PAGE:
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Specific and General

Nouns of any kind (count or non-count, singular or plural) may be "specific" or "general."

A noun is specific when the writer wishes to talk about some thing or things in particular.

A noun is general when the writer wishes to make a generalization about some thing or things.

Here are some examples that contrast specific nouns with general nouns. The highlighted nouns in the first three examples are specific, whereas the highlighted nouns in the second three examples are general.

My dad's company made a profit this year.
(profit = count, singular, and specific)

It hopes to make bigger profits next year.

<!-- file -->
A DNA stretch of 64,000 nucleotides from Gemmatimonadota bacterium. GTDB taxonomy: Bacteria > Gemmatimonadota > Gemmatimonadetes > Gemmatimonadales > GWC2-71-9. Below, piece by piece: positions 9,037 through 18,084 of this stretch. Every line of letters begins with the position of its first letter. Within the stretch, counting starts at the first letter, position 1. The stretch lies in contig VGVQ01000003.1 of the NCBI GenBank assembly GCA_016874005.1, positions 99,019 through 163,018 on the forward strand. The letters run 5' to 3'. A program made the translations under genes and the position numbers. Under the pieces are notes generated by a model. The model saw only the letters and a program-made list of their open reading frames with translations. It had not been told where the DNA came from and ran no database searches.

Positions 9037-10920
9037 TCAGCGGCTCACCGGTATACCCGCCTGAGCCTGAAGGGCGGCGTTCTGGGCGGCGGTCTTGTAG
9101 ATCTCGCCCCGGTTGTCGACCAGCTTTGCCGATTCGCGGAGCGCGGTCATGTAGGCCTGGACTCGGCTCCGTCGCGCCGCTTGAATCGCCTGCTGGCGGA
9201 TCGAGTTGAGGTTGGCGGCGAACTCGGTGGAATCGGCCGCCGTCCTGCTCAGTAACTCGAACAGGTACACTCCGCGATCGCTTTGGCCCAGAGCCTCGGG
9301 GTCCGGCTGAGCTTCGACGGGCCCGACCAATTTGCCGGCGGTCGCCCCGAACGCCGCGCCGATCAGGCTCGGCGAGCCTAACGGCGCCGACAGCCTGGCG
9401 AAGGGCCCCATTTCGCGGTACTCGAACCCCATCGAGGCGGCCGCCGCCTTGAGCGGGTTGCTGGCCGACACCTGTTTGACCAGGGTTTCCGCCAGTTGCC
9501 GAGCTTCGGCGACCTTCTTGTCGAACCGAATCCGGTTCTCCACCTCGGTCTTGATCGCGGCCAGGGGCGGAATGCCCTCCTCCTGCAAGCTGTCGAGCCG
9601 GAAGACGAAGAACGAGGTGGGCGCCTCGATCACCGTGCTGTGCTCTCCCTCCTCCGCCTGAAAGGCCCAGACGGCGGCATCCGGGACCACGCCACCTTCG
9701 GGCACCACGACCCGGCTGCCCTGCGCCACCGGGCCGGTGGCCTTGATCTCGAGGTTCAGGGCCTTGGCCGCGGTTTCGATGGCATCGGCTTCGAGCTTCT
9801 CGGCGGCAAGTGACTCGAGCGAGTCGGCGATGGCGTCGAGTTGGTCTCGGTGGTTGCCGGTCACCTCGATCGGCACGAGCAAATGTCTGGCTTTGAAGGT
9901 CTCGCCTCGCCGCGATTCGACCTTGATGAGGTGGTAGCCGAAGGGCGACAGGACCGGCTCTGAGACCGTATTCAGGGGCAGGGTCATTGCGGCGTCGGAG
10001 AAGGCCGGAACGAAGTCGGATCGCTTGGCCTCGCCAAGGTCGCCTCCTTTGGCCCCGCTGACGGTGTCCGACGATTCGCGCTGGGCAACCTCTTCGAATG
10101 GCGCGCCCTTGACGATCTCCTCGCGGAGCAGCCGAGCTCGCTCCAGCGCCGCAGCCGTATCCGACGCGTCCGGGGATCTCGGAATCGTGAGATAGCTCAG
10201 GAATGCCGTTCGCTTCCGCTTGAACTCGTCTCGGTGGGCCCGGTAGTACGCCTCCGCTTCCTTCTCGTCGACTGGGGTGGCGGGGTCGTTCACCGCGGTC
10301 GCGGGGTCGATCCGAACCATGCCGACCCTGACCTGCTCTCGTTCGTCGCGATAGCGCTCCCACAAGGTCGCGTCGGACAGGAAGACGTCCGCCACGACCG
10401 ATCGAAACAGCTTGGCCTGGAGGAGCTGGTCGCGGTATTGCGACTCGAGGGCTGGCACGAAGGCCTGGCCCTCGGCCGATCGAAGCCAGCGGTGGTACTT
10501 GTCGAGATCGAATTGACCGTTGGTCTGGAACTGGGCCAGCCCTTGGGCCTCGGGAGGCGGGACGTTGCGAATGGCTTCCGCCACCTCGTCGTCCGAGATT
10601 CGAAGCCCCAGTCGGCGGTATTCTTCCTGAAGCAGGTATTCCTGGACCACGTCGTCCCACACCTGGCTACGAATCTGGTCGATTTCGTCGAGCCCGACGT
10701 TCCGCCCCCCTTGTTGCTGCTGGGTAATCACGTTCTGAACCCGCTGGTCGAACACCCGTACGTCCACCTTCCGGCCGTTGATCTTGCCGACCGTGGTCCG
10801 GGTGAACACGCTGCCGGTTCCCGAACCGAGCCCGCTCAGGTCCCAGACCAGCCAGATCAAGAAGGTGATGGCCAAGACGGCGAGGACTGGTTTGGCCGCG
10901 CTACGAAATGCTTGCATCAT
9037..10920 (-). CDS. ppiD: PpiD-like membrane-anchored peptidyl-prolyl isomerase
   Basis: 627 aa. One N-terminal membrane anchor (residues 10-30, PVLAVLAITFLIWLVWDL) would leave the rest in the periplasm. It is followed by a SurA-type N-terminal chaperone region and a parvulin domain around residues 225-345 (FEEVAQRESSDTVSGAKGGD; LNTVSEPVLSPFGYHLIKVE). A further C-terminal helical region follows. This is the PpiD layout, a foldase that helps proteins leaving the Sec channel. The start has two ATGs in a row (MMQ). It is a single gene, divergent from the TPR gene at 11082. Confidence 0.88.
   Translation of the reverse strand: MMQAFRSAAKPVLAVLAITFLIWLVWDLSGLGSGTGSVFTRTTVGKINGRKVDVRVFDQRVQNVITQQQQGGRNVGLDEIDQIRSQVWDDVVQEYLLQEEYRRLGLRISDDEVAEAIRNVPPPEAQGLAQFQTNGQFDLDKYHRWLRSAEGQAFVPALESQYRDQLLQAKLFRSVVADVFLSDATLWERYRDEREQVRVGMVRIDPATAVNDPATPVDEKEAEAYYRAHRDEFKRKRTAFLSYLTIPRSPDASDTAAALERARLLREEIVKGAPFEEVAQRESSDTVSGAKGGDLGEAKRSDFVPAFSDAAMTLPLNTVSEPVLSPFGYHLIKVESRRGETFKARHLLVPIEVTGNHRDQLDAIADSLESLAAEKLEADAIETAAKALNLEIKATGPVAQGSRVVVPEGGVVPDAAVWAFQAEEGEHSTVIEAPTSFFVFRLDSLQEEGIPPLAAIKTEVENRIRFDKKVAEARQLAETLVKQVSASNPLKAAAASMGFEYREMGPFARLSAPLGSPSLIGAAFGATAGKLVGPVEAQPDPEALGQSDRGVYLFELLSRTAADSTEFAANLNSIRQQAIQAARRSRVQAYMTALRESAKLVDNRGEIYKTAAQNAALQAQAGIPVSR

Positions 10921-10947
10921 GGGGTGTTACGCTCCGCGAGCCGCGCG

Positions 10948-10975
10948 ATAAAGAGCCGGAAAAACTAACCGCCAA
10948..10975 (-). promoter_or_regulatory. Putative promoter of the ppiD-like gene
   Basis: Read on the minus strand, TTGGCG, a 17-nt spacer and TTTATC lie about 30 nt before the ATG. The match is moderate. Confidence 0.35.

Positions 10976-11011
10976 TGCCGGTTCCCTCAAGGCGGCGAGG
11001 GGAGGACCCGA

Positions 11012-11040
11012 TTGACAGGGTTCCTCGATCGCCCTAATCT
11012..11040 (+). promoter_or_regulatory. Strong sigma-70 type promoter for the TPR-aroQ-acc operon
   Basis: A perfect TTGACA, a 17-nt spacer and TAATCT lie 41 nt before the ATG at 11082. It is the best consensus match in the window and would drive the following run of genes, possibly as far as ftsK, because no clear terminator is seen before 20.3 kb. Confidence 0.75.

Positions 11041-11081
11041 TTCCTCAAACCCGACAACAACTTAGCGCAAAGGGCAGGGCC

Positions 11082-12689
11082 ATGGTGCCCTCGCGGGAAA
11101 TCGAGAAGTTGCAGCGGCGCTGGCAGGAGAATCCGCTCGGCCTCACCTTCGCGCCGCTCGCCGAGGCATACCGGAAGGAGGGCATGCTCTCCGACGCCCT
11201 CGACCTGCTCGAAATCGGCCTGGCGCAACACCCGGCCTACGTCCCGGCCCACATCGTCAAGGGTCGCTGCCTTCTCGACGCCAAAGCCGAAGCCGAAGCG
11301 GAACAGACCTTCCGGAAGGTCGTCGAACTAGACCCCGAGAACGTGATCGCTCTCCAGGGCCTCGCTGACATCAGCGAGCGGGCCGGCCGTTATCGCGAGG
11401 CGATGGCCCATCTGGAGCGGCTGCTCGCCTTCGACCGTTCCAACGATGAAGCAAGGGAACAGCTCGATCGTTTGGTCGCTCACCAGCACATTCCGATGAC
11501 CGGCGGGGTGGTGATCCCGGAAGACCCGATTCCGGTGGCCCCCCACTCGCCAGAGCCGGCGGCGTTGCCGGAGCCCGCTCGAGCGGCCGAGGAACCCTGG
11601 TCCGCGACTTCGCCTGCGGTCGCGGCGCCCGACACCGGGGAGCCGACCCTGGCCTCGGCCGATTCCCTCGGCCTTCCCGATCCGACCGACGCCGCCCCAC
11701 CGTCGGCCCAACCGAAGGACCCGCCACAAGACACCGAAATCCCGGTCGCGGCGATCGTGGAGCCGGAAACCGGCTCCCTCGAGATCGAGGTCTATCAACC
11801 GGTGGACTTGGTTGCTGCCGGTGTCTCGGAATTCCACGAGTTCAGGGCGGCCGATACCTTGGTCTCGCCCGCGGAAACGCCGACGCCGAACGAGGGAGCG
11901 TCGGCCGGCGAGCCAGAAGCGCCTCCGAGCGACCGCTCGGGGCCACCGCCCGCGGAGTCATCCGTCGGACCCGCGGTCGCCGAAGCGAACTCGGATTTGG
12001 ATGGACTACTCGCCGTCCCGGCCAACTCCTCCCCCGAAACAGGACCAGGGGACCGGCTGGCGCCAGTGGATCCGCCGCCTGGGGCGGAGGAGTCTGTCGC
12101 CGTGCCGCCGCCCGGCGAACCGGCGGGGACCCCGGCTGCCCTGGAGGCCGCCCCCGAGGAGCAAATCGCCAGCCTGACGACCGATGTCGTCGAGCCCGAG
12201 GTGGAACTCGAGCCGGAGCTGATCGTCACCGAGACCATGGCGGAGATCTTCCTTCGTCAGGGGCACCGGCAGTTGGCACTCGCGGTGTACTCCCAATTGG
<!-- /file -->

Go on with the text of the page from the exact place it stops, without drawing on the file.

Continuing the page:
(profits = count, plural, and specific)

They will invest the money in new machinery.
(money = non-count and specific)

Companies always try to make a profit.
(profit = count, singular, and general)

Without profits, companies would go bankrupt.
(profits = count, plural, and general)

Money is necessary to live.
(money = non-count and general)

Note that the equivalent nouns in the examples above are identical in form despite their different usage as specific or general. That is, in the first and the fourth examples, the highlighted noun is profit. In the first example, profit is specific because it refers to the particular profit that the company made this year. In the fourth example, profit is general because it does not refer to any particular profit; instead, it refers to a profit as a generalization, in this case, the goal of companies.